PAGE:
UNPO Conference at European Parliament Explores Indigenous and Minority Rights Strategies for South East Asia and Beyond
Brussels, 15 June 2016 – Yesterday, the Unrepresented Nations and Peoples Organization (UNPO), in collaboration with Mr Urmas Paet MEP (ALDE) and with the support of the Taiwan Foundation for Democracy (TFD) and the Haella Foundation convened a conference at the European Parliament, looking at the current state of, and ways forward for, indigenous and minority rights in South East Asia. Using the Taiwanese example as a starting point, the full-day conference entitled “Prospects for Minority Rights in South East Asia: Towards Regional Cooperation?” highlighted current trends in the larger region, while also drawing on lessons to be learnt from Europe.
Opening the conference, Urmas Paet MEP (ALDE) stressed the need to put the issue of minority and indigenous rights on top of the political agenda – not just in South East Asia, but also in the European and international arena. Fernando Burgés (UNPO) expanded this line of thought and expressed hope that the conference would also serve as a “reminder to the EU of the importance of incorporating well-audited human rights considerations” into bi- and multilateral trade agreements with the region.
© Virginie Nguyen
The first of the conference’s three panels looked at recent developments and policies towards indigenous peoples in Taiwan. Dr Jolan Hsieh (Taiwan Foundation for Democracy) drew attention to the opportunity ahead, stressing that Tsai Ing-Wen’s new government can “bring justice to heal indigenous peoples’ historical trauma”. Mr Yapasuyongu Poiconu (Taiwan Council of Indigenous People) then discussed the political and legal aspects of indigenous and minority rights protection in Taiwan and reiterated the need for a comprehensive legal framework, particularly regarding self-governance and land rights. Mr Michael Danielsen (Taiwan Corner) concluded the panel by explaining how the Taiwanese experience could potentially have positive ‘contagion effects’ on other countries in the region.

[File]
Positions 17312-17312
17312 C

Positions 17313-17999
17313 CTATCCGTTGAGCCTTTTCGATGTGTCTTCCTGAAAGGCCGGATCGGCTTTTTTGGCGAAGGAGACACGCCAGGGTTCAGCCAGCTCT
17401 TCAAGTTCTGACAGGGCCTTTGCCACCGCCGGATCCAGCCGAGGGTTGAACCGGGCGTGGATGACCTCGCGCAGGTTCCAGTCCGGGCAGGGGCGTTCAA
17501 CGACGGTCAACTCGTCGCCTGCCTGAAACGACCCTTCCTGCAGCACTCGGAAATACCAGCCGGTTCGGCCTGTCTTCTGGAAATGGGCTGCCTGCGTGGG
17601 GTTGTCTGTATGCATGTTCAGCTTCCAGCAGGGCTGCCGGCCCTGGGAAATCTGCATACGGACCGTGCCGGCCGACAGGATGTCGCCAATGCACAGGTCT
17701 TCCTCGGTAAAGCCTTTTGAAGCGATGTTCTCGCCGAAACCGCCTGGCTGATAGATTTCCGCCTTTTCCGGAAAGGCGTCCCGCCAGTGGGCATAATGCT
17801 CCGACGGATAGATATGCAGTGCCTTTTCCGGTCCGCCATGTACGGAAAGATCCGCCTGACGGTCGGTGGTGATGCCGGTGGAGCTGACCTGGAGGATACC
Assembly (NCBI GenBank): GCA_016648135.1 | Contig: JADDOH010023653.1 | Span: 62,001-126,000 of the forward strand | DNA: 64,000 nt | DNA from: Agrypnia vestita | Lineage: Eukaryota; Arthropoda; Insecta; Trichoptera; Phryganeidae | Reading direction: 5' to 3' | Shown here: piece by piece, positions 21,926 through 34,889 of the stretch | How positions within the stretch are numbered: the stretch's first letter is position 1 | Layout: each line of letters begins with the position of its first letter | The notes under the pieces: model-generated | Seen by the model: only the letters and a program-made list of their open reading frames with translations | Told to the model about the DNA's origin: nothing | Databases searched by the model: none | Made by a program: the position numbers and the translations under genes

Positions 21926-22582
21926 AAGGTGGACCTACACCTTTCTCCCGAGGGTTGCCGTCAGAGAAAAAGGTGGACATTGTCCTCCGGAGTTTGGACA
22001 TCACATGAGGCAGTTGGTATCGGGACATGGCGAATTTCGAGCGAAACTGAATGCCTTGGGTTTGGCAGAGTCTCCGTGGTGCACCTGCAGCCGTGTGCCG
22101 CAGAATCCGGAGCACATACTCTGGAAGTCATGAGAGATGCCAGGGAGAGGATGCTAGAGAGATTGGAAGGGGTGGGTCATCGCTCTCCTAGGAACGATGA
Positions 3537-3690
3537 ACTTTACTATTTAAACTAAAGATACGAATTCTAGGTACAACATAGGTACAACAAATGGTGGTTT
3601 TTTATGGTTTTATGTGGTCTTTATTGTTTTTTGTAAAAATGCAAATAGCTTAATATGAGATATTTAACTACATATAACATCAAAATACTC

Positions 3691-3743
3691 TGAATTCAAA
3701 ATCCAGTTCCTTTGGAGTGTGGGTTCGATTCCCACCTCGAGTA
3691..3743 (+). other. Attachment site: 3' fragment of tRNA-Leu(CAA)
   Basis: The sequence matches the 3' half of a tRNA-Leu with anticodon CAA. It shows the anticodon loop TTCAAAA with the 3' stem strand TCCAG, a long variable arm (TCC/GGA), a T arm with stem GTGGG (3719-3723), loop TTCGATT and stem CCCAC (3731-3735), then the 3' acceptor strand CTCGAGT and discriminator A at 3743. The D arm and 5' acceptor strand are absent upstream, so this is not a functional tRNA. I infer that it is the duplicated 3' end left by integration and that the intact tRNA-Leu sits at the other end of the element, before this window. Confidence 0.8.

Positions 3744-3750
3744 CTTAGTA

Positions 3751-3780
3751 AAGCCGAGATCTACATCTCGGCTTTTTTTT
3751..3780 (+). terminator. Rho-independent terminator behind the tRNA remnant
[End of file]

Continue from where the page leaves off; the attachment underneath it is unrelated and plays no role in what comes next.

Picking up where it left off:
© Virginie Nguyen
The second panel was dedicated entirely to first-hand accounts of the challenges faced by the Hmong, Acheh, Khmer Krom and Jumma people of the Chittagong Hill Tracts. While Mr Gymbay Moua (Congress of World Hmong People) highlighted the devastating effects of land-grabbing and systematic persecution of the Hmong in Laos, Mr Chum Chuon Son (Khmer Kampuchea-Krom Federation) elaborated on the grave injustices and cultural and linguistic suppression of Khmer Krom in Vietnam. Member of the Bangladeshi Parliament, Mr Ushatan Talukder then gave an overview of the effects of the non-implementation of the 1997 Chittagong Hill Tracts Accord, and lastly, Mr Ariffadhillah (Acheh-Sumatra National Liberation Front) presented the plight of the people of Acheh, who also continue to face human rights violations and be denied full self-determination.
The closing panel focused on the EU’s perspective on minority and indigenous rights in South East Asia, as well as on the prospects of regional cooperation. Mr Paulo Casaca (South Asia Democratic Forum) drew parallels between the European and South East Asian contexts, stating that the current strategies pursued in the latter have been inspired by the European experience. Mr Csaba Sógor MEP (EPP) added a word of caution, acknowledging that also in Europe minority protection is by no means perfect, but in need of continuous attention. Concluding the panel, Ms Joan Audierne presented the work of ProtectDefenders.eu, a newly created EU mechanisms aimed at assisting human rights defenders worldwide.
Overall, the conference confirmed that there is a need for strengthened cooperation and sharing of experiences both between different indigenous and minority groups in South East Asia, and between regional bodies such as the EU and ASEAN. While the European project can serve as a source of inspiration for the development of minority rights mechanisms in South East Asia, this will be a lengthy process that not only requires a context-specific approach and further dialogue, but also patience and increased involvement of indigenous and minority communities.
You can download the Conference Programme, by clicking here.
Download the Speakers' Biographies, by clicking here.
Watch here a video by the ASNLF
All photos above © Virginie Nguyen